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Many older cities across the United States rely on combined sewers to convey both stormwater runoff and sanitary sewage. Combined sewer overflows (CSOs), containing untreated sewage, occur during extreme wet weather, when the capacity of these combined sewer systems is exceeded. Across the U.S., CSOs pose a serious threat to water quality in thousands of lake, river, and coastal ecosystems. In addition to harming the natural environment, they may be a threat to human health and have adverse economic consequences (e.g., beach closings, reduced aesthetics, tourism impacts).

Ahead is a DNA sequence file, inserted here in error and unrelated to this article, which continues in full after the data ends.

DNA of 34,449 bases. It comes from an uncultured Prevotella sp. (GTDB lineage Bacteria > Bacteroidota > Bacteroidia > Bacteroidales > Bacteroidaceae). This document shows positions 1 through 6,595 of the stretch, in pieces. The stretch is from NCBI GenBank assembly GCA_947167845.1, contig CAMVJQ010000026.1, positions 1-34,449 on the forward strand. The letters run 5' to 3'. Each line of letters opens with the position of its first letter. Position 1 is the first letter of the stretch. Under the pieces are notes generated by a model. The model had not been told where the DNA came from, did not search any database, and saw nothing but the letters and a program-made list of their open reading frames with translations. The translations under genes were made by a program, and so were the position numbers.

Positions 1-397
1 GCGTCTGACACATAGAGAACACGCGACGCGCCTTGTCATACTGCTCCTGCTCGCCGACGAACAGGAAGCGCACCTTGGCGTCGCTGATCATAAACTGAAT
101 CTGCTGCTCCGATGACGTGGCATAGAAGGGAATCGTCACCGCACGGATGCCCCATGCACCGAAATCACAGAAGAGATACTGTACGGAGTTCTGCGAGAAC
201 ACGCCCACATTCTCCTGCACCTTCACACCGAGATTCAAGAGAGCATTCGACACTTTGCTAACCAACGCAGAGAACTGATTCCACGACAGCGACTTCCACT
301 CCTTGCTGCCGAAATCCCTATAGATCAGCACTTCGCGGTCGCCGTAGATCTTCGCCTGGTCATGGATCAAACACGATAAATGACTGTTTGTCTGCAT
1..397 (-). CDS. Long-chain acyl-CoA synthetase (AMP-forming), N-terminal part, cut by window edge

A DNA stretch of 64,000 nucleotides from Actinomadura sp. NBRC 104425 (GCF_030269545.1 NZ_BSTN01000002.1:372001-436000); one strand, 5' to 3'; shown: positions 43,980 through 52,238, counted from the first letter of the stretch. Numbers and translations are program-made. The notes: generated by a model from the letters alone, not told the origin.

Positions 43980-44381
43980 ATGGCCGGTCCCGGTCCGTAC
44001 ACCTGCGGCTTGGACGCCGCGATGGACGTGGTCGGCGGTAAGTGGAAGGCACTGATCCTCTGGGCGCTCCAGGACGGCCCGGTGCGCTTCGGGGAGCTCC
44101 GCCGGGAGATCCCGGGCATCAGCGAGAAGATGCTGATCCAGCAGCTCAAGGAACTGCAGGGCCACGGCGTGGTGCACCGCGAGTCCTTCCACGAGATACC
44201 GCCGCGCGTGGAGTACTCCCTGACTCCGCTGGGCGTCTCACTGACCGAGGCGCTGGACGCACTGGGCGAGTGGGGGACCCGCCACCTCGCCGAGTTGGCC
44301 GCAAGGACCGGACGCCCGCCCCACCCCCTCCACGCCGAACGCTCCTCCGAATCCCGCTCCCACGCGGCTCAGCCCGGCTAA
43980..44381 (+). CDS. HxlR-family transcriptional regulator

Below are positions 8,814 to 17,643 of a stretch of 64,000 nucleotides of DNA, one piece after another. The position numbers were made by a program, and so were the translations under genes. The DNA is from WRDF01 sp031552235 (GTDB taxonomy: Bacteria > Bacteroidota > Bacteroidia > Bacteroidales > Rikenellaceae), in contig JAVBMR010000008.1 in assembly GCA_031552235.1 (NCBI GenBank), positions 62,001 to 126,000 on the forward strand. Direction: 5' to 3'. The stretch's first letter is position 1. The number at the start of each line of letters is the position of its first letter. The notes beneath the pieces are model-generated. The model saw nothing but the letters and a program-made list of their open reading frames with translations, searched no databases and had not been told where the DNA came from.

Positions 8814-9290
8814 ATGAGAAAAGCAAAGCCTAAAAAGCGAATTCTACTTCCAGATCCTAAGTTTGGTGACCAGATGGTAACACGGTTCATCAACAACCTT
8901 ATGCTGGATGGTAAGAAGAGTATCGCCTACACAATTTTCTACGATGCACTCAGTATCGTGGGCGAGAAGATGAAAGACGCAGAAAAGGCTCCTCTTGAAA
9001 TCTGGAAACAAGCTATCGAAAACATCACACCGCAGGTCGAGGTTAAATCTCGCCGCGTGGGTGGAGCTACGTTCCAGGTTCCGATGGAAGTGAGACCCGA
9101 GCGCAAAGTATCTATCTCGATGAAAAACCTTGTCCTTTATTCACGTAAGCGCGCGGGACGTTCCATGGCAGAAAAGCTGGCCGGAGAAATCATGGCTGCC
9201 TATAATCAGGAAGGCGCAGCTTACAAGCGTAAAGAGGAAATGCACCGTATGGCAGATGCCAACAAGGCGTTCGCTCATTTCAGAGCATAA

In this assignment, students role-play engineering consultants tasked with developing a cost-effective plan to upgrade the Milwaukee wet weather flow management system. Students are to submit a brief report and give a presentation, and they are graded on both the quality of their technical solution and their communication skills.


Assignment is based on the following publication:

Loucks, E., D. Watkins, and T. Culver (2013). Combined Sewer Overflows in the Milwaukee Metropolitan Sewerage District Conveyance and Treatment System, Ch. 2 in Water Resources Systems Analysis through Case Studies, ed. D. Watkins, American Society of Civil Engineers, Reston, VA.

Additional Files

Milwauke_WWF_CaseStudy.pdf (347 kB)
Case study description

MACRO software and (11891 kB)
Software, data, and instructions